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</script></div>{/googleAds}Tim Burton's Corpse Bride marks the second collaboration between Johnny Depp and Tim Burton released this year, and boy did we get a treat with each one. Charlie and the Chocolate Factory was a great big, delicious concoction that satisfied both children and adults alike. However, with Corpse Bride, Burton has chosen to deliver something even more ambitious, and arguably, more soulful.

With 1993's The Nightmare Before Christmas, Burton paired with director Henry Selick to deliver a true animation classic. Nightmare breathed new life into the stop-motion art form while simultaneously amping it up to the next level. Composer Danny Elfman's haunting score and snazzy songs made it a truly memorable film that has only grown in esteem over the years. For some, it is still the pinnacle of Burton's career.

I have no trouble going out on a limb and proclaiming Tim Burton's Corpse Bride even better than The Nightmare before Christmas. Yes, you heard right... even better. How, you ask? How in blue-blazes can you top that film? Well, far starters... you get the same things right the second time around that you did the first. Corpse Bride delivers stellar voice work (primarily from Depp, Bonham Carter, and Christopher Lee), fantastic songs (from Elfman again), and primo animation that looks as good, or better, than that of Nightmare. Burton has taken that mix and added a more gothic look, more wonderfully realized characters, and a much tighter script this time around (Come on, where the hell did Oogie Boogie come from in the first flick anyways, and what did he want??)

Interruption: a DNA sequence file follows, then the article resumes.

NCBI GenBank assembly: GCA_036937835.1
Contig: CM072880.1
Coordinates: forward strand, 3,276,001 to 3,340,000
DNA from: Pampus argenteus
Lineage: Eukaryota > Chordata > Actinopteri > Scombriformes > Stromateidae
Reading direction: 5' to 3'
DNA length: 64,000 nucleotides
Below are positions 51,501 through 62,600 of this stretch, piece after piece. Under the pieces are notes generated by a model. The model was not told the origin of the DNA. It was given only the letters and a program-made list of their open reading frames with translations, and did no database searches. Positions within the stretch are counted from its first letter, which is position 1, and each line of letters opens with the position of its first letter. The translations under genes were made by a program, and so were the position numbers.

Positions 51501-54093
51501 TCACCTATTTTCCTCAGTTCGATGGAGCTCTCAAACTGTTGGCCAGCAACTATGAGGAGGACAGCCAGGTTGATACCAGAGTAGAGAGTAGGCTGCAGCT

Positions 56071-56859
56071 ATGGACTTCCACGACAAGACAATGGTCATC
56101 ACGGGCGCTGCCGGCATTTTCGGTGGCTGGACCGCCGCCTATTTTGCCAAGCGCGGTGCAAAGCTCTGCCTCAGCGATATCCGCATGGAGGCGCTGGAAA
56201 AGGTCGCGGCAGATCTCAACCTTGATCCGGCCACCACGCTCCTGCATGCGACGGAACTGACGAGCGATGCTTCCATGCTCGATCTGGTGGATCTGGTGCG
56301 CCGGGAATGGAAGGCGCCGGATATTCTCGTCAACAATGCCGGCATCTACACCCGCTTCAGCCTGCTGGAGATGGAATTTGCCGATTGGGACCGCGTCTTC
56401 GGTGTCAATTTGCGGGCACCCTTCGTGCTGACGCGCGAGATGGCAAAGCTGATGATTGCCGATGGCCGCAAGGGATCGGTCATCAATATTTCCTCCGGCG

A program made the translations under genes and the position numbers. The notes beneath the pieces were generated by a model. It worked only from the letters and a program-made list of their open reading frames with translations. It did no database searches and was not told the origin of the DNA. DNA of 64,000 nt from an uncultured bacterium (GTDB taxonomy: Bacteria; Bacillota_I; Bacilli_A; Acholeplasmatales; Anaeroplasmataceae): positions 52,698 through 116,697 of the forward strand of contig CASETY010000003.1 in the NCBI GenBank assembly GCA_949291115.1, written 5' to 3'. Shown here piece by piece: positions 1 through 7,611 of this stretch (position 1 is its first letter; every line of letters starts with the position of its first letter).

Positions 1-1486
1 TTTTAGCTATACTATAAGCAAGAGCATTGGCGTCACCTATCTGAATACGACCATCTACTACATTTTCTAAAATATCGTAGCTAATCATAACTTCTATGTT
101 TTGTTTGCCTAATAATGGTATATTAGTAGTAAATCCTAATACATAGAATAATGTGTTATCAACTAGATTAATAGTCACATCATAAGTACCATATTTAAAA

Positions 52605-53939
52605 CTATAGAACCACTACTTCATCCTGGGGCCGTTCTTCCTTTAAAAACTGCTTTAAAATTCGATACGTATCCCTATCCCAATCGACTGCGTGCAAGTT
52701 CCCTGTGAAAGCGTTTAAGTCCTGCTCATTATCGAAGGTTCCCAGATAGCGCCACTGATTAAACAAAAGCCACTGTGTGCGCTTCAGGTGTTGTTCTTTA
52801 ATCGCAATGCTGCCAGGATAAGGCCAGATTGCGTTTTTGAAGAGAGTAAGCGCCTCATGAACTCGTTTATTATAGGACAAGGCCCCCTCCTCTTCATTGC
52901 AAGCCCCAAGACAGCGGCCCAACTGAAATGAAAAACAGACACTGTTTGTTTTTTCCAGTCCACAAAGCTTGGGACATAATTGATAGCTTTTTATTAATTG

Tim Burton's Corpse Bride (that's the full title, after all) finds Burton delving much Depper... whoops, I meant deeper, into his creative pool to give us something with a much more engulfing vision. If you're a Burton fan, you're going to be in hog heaven. The look and feel are all the visions that you've come to know from the man, and Johnny and Tim always seems to click on all cylinders when together. What truly elevates Corpse Bride above Nightmare is the surprisingly romantic nature of the film. While Nightmare, as good as it was, seemed to treat Jack Skellington and Sally's romance as an afterthought, this is a love story in every sense of the word; and it truly achieves greatness in this regard. Instead of playing the whole thing for cheap sight gags and jokes, Burton draws real power from the story of a young man who accidentally weds a murdered bride (Bonham Carter). We feel Victor's (Depp) struggle between knowing who he truly loves, and being invariably drawn to this darker, and arguably more luminous, creature. The dead never looked so good.

The songs (yes, like Nightmare, it's a musical) start off a bit slow with an oddly timed duet from Victor's conniving parents, but then take off soon enough with some bizarrely creative (and jazzy) tunes, one of which is sung by Elfman himself (you go, Bone Daddy!) In fact, it is only the slight misstep at the beginning, and the unfortunately short running time, that keep me from giving this a five-star rating. It may never become a classic with the general public the way Nightmare did (can you really have two, after all?) but for my money it's something just a bit greater.

Perhaps I'm a romantic, or perhaps I just like the way the individual elements mixed together more this time around. Regardless, Burton has done it again and fans of his work will be dying to revisit this film again and again.


DVD Details:

Screen formats: Widescreen Anamorphic 2.35:1; Full Screen 1.33:1

Subtitles: English; French; Spanish; Closed Captioned

Language and Sound: English: DTS 5.1 Surround; French: DTS 5.1 Surround; Spanish: DTS 5.1 Surround

Other Features: Color; interactive menus; scene access; featurette; cast and crew information; cast and crew interview.

* Featurettes
o Inside the Two Worlds - overview of the film
o Danny Elfman Interprets the Two Worlds - looks at Elfman's work on the film
o Tim Burton: Dark vs. Light - Discusses Tim Burton as a director
o Voices From the Underworld - Examines voice actors and their work.
o The Voices Behind the Voice - split-screen view of the actors delivering their lines and the finished sequence.
o The Animators: Breath of Life - Looks at the intense labor involved with stop-motion animation.
o Making Puppets Tick - Looks at the intense labor involved with stop-motion animation.
* Galleries - 13-minutes of pre-production galleries
* Trailer - Original theatrical trailer for Corpse Bride

Number of discs: - 1 - Keepcase Packaging.